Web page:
The total pay of local bank bosses was slashed last year due to lower bonuses, amid an uneven business environment.
The annual remuneration of the chief executives comprises their basic salary, bonuses and various share rewards.
About $1 million each was cut from the bonuses paid to the bosses of DBS Bank, OCBC Bank and United Overseas Bank (UOB) last year.
The highest-paid chief executive was DBS' Mr Piyush Gupta. His total remuneration was $8.44 million for last year, compared with $10.94 million for 2015. Included in the package was his bonus, which came down from $4.12 million to $3.12 million last year.
UOB's Mr Wee Ee Cheong got a total pay of $8.42 million, down from the $9.22 million he got in 2015. Most of his pay package came from his bonus, which fell from $8 million to $7.2 million.
At OCBC, Mr Samuel Tsien's total remuneration was $8.38 million, down from $10.49 million a year earlier. His bonus dropped from $5.51 million to $4.25 million.
DBS' Piyush Gupta
UOB's Wee Ee Cheong
OCBC's Samuel Tsien
Other senior figures also got less last year. For instance, DBS non-executive chairman Peter Seah was paid $1.25 million in fees, down from $1.27 million in 2015. Separately, the value of his non-cash benefits - including a car and driver - fell from $52,263 to $51,212.
OCBC chairman Ooi Sang Kuang's remuneration fell 26 per cent from $2.211 million to $1.637 million as he took a substantial cut in fees. OCBC said he volunteered to receive lower fees in view of the difficult economic environment.
The less generous payouts are not surprising as the sector endured a bumpy year of lower earnings and massive bad debt allowances, Maybank Kim Eng analyst Ng Li Hiang told The Straits Times.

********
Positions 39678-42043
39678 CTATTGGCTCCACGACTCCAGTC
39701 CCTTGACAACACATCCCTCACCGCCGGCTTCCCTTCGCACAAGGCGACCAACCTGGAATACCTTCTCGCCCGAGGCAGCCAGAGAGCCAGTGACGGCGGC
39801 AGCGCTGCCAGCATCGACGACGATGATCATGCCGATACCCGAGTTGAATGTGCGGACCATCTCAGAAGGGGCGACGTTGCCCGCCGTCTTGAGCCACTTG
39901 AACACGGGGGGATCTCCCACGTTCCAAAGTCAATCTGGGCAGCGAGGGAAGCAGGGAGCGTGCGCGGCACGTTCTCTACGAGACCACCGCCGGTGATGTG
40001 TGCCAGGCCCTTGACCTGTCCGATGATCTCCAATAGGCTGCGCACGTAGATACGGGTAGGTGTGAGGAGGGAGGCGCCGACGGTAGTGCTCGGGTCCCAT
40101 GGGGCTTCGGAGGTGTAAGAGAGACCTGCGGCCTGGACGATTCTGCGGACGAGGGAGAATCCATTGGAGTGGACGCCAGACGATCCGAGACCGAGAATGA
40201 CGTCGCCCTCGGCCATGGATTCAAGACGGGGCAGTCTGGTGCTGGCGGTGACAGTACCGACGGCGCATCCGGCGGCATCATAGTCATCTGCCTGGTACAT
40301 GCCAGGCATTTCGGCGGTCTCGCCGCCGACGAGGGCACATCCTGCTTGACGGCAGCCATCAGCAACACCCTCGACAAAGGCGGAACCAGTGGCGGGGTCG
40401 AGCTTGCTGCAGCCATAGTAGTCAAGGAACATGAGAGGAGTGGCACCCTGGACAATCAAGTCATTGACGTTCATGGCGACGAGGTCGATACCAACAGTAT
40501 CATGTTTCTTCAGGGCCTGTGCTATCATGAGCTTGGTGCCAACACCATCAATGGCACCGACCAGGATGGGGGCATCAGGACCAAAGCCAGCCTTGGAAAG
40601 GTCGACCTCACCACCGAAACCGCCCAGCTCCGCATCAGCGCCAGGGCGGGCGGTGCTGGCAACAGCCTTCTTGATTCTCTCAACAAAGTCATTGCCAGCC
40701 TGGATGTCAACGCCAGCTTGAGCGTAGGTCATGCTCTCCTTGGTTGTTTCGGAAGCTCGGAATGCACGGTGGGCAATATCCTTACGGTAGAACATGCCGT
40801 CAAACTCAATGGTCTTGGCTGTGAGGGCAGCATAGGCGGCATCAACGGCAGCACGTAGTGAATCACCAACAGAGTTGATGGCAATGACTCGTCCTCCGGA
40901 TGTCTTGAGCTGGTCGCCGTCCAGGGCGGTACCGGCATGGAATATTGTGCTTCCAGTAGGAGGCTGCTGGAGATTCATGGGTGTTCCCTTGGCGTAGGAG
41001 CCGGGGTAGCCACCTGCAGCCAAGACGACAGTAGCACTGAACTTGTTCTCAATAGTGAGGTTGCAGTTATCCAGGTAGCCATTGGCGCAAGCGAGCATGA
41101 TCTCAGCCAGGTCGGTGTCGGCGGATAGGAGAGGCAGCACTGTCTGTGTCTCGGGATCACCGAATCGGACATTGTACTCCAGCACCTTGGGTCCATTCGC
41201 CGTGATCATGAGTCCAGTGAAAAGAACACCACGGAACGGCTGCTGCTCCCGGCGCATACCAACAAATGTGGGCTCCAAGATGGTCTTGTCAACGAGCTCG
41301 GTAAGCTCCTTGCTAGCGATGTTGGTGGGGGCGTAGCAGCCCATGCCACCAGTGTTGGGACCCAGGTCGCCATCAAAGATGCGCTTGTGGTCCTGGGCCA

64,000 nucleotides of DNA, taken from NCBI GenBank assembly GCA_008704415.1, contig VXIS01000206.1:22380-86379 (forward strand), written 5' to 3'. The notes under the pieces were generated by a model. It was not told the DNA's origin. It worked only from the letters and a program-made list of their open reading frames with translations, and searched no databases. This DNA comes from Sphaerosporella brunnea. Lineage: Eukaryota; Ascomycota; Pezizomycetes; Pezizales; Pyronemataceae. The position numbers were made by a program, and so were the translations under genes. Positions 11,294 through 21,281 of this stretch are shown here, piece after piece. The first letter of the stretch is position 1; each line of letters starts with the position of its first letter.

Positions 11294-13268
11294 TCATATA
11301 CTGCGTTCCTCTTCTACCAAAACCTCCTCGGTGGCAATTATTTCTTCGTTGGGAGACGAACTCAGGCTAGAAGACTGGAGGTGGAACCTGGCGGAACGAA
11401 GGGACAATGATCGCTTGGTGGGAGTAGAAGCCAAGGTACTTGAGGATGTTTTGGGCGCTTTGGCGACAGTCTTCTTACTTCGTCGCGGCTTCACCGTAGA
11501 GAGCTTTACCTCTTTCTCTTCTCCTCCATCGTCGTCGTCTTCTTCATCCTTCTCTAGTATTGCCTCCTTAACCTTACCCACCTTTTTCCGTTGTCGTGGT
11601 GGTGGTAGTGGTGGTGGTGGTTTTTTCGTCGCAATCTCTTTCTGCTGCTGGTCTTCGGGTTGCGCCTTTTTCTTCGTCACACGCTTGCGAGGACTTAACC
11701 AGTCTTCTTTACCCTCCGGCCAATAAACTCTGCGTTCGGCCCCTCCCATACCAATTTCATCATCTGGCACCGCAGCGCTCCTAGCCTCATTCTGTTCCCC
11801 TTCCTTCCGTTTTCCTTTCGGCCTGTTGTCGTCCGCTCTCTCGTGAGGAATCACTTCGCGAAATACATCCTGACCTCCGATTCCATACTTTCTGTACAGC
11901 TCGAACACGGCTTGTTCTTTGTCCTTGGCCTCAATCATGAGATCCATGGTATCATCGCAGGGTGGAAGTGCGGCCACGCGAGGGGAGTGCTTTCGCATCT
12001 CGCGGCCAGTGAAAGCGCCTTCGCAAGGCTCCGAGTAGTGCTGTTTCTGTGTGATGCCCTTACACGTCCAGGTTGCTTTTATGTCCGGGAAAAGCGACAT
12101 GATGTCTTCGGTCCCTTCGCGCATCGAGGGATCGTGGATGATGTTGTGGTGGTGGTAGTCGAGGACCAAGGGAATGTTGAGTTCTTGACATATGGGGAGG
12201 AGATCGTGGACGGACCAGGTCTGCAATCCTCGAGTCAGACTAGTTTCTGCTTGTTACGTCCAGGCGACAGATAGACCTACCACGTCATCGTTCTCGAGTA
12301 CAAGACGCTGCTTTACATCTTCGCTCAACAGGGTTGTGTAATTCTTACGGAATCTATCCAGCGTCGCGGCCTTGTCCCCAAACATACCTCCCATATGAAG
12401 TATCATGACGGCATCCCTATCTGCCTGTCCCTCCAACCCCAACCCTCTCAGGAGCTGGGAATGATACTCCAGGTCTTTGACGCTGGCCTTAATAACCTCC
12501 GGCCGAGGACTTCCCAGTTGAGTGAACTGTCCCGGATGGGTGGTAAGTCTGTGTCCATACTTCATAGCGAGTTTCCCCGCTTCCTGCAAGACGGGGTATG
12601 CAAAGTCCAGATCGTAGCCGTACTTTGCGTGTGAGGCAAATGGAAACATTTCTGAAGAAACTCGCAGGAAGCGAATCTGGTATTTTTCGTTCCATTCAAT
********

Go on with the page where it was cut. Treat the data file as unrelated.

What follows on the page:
Full-year earnings at DBS for last year was $4.24 billion, down 5 per cent from 2015. OCBC's earnings were 11 per cent lower at $3.47 billion, while UOB reported a 3.5 per cent drop to $3.1 billion.
The main culprit was the money the banks had to put aside as allowances for non-performing loans, the bulk of which stemmed from the struggling oil and gas sector.
This was compounded by slow loans growth, as the market's appetite for credit shrank due to choppy economic conditions.
Against this backdrop, managing staff cost was a key task last year. DBS's underlying headcount fell by 300 last year, while UOB's permanent workforce dropped from 24,092 in 2015 to 23,904 last year.
But the three banks are unlikely to lower their typically stable dividends, said Ms Ng. She said the banks should also face less non-performing loans issues ahead.
"The provisions will remain elevated but the hit may not be as bad as the risky (non-performing) names are already provided for. If Singapore's economy recovers, then we can see a more positive outlook."
February bank loans increased 5.2 per cent year on year, the fastest in more than two years, while private sector economists' estimates for Singapore's economic growth this year were recently revised up to 2.3 per cent from the previous forecast of 1.5 per cent.